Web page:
Trading for Brogdon while not sacrificing any core rotation pieces and only giving up one draft pick, however, was a major win.
A 6'5", 29-year-old point guard, Brogdon should be in the prime of his career as he now leads a bench unit for the Celtics that could be one of the best in basketball with Derrick White, Grant Williams, Payton Pritchard and newly signed Danilo Gallinari.
While injuries have been a concern as of late, Brogdon should benefit in a lighter role now on a deeper team. He averaged 34.1 minutes per game the past two seasons and should settle into something similar to the 27.4 minutes White played following his trade to Boston.
His efficiency had slipped in a bigger role with the Pacers following the start of his career with the Milwaukee Bucks, although we should see a return to his Bucks numbers now on a similarly talented Celtics squad. Brogdon posted an effective field-goal percentage of 57.5 percent during his final season in Milwaukee (on 50.5/42.6/92.8 splits), the fourth-highest mark of any guard.
His raw stats won't blow anyone away now as a sixth man, but Brogdon is in an ideal situation as a backup point guard on a team that can compete for championships for several years. He'll shake up what can become a stagnant offense at times, defend multiple positions at a high level and bring even more veteran leadership.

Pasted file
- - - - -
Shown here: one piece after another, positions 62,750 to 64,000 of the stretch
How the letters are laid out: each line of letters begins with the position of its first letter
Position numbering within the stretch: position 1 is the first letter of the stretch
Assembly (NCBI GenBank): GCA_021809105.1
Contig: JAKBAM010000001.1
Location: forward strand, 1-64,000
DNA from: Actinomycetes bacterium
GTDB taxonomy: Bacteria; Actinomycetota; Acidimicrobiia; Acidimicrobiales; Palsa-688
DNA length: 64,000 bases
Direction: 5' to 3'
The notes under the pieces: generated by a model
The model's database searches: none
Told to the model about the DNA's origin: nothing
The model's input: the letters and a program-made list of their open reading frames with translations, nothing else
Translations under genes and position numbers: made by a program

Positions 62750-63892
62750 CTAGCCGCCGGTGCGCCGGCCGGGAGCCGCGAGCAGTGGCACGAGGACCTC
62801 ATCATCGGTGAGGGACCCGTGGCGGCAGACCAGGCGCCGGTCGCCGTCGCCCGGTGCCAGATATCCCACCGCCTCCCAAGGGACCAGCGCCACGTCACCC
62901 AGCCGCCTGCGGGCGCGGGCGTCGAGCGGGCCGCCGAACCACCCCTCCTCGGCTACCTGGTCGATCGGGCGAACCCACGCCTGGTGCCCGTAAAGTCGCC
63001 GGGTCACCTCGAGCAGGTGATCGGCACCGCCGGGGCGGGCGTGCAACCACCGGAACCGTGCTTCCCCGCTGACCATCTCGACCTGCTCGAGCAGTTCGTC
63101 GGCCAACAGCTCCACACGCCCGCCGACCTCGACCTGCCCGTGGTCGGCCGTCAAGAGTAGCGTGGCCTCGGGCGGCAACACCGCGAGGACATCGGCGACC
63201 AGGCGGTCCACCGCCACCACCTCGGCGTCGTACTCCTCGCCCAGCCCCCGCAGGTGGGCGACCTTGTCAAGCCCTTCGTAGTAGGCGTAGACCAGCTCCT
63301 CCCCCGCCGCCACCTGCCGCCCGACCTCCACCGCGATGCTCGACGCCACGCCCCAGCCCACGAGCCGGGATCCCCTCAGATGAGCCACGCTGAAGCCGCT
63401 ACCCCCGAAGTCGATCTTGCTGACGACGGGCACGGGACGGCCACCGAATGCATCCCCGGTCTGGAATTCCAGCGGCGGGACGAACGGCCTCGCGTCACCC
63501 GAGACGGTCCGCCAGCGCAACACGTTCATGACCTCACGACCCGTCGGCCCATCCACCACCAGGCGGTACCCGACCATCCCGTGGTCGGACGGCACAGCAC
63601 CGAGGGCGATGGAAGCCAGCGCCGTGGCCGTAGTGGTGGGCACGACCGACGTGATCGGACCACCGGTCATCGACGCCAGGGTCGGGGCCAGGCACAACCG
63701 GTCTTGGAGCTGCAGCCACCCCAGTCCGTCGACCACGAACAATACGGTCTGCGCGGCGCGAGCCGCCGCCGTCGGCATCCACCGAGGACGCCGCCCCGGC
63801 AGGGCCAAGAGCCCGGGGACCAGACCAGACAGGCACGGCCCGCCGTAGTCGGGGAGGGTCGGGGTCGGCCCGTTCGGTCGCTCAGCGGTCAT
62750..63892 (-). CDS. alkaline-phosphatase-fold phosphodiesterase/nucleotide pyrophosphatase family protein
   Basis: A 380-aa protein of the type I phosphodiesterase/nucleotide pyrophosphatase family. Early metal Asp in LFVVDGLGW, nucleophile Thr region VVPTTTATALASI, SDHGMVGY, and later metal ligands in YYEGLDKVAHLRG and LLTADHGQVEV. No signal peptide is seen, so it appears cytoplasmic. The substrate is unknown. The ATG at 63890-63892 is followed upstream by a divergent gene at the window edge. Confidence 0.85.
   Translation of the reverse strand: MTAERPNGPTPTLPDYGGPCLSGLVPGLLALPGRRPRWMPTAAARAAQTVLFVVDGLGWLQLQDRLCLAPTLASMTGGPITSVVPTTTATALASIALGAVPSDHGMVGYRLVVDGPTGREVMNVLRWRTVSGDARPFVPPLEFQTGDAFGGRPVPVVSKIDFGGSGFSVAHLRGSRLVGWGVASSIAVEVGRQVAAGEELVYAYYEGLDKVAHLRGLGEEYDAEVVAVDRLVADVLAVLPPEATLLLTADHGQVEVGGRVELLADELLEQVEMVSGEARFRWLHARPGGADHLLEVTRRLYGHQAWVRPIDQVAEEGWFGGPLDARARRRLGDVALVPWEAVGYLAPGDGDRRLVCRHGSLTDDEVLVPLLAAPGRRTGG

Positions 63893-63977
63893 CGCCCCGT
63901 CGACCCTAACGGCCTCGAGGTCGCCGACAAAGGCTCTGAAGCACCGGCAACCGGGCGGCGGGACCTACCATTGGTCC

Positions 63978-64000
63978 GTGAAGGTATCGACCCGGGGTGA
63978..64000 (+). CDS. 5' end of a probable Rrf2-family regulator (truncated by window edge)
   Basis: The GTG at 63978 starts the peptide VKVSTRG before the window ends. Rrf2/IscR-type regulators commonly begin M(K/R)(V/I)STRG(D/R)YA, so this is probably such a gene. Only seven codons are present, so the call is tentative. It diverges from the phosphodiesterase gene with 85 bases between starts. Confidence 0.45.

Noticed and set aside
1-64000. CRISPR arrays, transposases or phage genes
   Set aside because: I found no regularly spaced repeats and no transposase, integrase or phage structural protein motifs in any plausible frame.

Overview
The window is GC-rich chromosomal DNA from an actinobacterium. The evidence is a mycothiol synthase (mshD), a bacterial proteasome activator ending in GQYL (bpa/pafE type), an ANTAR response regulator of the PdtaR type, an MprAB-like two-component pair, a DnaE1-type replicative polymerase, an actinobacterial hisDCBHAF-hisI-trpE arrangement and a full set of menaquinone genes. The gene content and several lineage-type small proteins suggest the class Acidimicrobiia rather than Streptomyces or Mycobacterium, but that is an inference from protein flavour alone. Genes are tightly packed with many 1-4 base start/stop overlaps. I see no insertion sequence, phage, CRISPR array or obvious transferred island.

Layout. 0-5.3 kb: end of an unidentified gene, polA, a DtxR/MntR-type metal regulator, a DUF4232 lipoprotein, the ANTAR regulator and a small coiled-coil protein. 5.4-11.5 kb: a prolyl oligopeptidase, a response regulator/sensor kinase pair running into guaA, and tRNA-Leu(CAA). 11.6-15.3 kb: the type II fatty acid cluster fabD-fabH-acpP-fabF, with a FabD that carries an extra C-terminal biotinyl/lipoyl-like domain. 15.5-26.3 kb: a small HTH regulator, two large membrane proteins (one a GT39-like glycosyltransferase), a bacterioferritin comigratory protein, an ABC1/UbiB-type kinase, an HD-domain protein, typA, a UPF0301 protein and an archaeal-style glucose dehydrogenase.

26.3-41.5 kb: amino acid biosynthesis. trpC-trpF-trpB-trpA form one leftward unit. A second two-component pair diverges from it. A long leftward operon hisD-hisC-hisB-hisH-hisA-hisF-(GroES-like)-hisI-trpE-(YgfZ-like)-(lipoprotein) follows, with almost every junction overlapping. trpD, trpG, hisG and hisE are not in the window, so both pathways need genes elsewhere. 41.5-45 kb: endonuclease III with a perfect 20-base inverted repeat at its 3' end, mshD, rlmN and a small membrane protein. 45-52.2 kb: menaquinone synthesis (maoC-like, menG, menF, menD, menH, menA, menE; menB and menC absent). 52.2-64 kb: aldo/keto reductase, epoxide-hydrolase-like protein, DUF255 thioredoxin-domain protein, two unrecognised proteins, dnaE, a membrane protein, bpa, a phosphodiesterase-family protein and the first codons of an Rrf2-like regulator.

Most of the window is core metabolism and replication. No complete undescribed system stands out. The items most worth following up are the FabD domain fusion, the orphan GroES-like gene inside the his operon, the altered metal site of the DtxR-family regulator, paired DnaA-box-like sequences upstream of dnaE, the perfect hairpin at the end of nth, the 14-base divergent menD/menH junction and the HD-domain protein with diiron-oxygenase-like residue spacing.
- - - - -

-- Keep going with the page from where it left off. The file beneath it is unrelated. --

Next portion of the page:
With a contract that averages roughly $20.5 million over the next three years, Brogdon is at a good number for a Celtics team that already has Jayton Tatum, Jaylen Brown, Marcus Smart and Robert Williams III on extensions.
This trade looks good now. If Brogdon plays an essential role on a team that wins a championship (or more) in the next three years, it will look even better.
Jalen Brunson Signing with Knicks
The Details: Knicks sign Jalen Brunson to four-year, $104 million contract
Seeing $100 million next to Brunson's name may have been a shock to some at first, especially since the 25-year-old began the 2021-22 season coming off the bench for the Dallas Mavericks.
Dallas refusing to offer Brunson even a four-year, $55.5 million extension last summer will end up haunting the franchise.
Brunson proved he can perform on the biggest of stages after putting up 21.6 points, 4.6 rebounds, 3.7 assists and only 1.1 turnovers on 46.6 percent shooting in 18 playoff games this past spring. He has terrific body control that allows him to get into the teeth of the defense before attacking the rim or kicking out to an open shooter. His offensive estimated plus-minus rating of plus-2.1 ranked in the 91st percentile last season, tied with players such as Khris Middleton, Brandon Ingram and Tyrese Haliburton.